Well-targeted machine improvements are just one way to exploit the obtained data, however. Asset Performance Monitor also offers machine builders the ability to implement new business models. Blaschke names service level agreements and customized maintenance service as two examples. “Since they have access to data from their entire fleet, machine builders are able to offer their buyers custom-tailored service. For example, they can adapt the service interval based on how heavily the machine is actually being used.” Machine builders can also offer upgrades for entire machines or specific functions as a service to their customers. They can offer new and improved services in the area of energy and condition monitoring, including processing consumption data and displaying alarms. With B&R’s mapp Technology, machine builders no longer need to develop and constantly maintain these functions in house. All they have to do is implement and configure the ready-made mapp software components.
A strong team behind the scenes
The cloud solution is based on the ABB Ability platform – the unified, cross-industry digital offering from B&R’s parent company ABB. Microsoft Azure functions as the infrastructure for the ABB Ability platform. It ensures reliable access to all ABB Ability services around the world. The main benefit to OEMs of having these strong partners in the background is the peace of mind. As Blaschke says, “The system is fully scalable, so it doesn’t matter whether the machine builder has five machines in the field or a thousand. Local data regulations, such as the General Data Protection Regulation (GDPR) in Europe, can be integrated into the B&R solution because the ABB platform takes these legal requirements into account. “Only the latest encryption algorithms, protocols and technologies are used for data security,” Blaschke affirms. The IoT engineers of the ABB Ability platform are responsible for ensuring that it is always state of the art. “To achieve the same type of security in-house, machine builders would have to make considerable investments. With Asset Performance Monitor, they receive a ready-to-use solution that guarantees the security and integrity of their data,” says Blaschke.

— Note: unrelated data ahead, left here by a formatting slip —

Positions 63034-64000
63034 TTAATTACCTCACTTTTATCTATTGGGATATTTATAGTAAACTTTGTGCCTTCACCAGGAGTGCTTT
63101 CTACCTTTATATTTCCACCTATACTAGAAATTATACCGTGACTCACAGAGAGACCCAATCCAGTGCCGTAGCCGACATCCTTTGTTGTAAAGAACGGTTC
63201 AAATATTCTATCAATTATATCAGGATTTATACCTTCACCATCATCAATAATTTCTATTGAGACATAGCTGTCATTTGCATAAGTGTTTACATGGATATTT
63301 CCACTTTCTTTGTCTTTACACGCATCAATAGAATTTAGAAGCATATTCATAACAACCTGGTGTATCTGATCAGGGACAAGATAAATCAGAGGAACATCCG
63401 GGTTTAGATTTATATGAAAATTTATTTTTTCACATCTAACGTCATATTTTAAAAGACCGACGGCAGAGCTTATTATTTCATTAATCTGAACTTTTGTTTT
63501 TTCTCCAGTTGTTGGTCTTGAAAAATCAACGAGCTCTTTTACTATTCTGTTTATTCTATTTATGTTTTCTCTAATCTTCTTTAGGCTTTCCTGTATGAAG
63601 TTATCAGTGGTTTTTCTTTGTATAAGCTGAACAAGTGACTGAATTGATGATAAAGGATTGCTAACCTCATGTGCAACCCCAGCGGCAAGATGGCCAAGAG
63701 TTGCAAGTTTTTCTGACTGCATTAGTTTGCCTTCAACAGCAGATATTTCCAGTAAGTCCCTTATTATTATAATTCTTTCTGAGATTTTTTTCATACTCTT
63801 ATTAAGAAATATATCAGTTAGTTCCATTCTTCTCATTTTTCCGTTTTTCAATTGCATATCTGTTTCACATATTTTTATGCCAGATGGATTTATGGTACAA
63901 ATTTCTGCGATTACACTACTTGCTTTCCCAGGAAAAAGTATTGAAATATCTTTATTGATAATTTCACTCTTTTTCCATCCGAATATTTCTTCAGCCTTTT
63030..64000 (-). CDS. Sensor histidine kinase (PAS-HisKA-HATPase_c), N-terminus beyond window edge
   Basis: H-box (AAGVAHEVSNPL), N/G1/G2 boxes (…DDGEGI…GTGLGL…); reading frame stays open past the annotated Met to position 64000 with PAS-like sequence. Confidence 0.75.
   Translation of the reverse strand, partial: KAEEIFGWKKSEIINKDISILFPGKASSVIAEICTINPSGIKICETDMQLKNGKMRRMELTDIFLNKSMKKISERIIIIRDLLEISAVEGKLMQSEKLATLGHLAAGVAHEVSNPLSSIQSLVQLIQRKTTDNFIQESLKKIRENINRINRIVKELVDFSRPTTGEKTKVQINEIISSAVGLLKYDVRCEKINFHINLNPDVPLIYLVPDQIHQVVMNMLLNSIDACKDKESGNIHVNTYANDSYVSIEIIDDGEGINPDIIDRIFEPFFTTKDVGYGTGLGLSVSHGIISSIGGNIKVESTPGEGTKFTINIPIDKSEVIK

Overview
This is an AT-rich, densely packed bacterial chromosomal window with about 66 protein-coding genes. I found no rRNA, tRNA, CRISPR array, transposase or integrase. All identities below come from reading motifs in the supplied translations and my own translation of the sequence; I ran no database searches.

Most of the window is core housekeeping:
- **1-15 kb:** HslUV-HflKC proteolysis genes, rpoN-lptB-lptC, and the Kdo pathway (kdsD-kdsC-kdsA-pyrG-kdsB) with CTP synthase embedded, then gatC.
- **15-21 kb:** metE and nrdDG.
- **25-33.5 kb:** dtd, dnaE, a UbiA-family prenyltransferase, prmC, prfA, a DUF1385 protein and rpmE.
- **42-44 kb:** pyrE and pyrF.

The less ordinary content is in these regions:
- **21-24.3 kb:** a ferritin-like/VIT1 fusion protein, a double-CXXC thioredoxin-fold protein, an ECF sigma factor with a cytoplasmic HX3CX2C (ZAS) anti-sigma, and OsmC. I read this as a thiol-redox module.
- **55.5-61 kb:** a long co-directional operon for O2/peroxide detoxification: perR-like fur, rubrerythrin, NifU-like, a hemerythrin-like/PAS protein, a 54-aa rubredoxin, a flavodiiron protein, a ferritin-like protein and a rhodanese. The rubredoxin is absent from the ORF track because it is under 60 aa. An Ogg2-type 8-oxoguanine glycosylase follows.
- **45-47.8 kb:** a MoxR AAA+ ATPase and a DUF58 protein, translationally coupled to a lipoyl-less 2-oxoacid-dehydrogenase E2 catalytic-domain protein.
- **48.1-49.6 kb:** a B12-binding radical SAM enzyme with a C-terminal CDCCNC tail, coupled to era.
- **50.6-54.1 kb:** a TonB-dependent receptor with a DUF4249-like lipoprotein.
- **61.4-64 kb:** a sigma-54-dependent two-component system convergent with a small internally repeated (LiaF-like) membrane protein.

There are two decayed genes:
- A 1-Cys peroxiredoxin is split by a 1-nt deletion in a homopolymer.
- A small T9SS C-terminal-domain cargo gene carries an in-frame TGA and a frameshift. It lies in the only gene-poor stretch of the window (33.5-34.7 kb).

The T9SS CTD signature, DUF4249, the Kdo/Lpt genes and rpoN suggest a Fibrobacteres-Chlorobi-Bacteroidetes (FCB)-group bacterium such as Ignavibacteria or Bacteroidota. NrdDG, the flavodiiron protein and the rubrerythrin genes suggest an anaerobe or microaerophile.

In order for the cloud application to collect machine data, the machine or production line must be connected to an edge gateway, such as an Automation PC. It receives data from the machine controller via OPC UA and passes it on to the cloud using the MQTT protocol. The edge gateway automatically establishes a connection to the ABB Ability cloud and installs the necessary software. “With Asset Performance Monitor, we have created an out-of-the-box solution,” emphasizes B&R’s IoT expert. Simply logging in with a username and password gives the OEM access to Asset Performance Monitor and all the features it has to offer.
A win-win situation
Machine builders and operators both stand to benefit from a cloud solution that is fed with the corresponding data. “With a cloud solution, the machine builder is finally able to approach the end customer proactively after the machine has been sold,” says Blaschke. Asset Performance Monitor is also multi-client capable. This makes it possible to limit the data that individual users are permitted to see. Machine builders can resell the system to their customers, allowing them to learn more about the machines they are using: The after-sale dialog can begin